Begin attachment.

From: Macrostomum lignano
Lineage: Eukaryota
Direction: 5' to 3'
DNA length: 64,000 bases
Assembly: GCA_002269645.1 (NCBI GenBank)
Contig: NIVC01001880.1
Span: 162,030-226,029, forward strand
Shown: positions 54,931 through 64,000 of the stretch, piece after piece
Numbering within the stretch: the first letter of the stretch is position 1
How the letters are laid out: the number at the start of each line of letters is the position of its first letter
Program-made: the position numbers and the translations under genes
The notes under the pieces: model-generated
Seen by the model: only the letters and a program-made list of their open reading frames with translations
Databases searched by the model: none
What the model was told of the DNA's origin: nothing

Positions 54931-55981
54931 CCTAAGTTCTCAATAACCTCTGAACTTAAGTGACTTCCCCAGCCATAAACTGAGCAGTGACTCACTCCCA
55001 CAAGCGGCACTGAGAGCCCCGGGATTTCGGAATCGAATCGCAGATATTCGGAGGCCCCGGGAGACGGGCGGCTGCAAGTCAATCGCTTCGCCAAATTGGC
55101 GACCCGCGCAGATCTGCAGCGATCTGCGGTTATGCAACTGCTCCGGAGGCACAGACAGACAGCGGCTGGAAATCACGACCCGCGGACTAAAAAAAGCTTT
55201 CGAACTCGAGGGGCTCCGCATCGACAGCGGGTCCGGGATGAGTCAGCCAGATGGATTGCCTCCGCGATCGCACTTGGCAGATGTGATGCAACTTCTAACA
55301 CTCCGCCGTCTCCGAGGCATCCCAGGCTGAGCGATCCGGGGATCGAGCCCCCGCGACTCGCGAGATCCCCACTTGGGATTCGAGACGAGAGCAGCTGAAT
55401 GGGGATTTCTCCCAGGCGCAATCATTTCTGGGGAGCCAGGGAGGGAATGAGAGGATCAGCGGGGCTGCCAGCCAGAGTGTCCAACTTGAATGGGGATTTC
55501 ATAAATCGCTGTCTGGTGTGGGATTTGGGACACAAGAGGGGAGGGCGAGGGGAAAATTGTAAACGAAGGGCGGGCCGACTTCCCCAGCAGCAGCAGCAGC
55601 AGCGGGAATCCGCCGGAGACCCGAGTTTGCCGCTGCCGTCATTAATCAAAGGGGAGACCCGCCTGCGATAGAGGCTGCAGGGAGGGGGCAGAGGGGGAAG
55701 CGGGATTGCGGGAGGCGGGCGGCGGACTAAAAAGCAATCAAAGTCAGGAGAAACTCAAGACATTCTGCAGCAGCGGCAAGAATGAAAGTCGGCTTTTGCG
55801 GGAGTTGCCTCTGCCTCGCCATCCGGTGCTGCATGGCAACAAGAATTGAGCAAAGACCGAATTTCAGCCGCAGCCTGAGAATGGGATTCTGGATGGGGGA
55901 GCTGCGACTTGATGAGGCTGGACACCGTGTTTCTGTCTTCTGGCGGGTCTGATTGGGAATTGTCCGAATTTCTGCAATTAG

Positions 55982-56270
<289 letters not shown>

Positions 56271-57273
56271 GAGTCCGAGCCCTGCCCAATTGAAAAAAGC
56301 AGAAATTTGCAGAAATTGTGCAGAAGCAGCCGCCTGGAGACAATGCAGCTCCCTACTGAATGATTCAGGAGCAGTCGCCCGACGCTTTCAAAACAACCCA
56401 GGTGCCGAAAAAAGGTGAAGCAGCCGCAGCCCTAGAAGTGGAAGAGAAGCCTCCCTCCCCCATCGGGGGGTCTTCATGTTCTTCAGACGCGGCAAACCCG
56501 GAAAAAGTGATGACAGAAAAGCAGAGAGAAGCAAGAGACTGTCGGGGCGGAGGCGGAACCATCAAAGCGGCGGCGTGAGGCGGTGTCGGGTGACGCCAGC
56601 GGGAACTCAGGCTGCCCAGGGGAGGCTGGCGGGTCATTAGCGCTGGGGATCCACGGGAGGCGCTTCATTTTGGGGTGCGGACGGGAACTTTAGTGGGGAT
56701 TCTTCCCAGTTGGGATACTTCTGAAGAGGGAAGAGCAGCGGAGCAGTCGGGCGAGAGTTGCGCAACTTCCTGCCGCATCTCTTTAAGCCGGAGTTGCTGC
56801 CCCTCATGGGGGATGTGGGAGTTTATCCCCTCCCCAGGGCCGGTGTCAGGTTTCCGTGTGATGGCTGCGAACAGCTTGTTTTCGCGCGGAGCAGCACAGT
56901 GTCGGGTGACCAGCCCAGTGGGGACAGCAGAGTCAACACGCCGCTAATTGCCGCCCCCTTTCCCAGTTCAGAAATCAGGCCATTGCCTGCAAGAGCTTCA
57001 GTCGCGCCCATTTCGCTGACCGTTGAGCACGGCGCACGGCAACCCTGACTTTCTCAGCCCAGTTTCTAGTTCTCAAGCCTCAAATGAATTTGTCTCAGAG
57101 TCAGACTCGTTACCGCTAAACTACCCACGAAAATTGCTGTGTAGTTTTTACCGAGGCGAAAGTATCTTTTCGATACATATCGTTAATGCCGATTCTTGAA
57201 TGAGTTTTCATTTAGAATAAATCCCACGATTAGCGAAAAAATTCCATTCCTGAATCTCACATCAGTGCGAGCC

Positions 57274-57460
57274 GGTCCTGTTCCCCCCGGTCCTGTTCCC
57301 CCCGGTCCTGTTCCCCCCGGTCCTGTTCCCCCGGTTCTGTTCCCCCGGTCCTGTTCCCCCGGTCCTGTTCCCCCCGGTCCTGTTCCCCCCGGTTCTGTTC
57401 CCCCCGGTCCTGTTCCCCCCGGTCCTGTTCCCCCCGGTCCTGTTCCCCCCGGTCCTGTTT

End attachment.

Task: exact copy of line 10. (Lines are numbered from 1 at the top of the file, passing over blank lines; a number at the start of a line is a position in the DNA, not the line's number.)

How the letters are laid out: the number at the start of each line of letters is the position of its first letter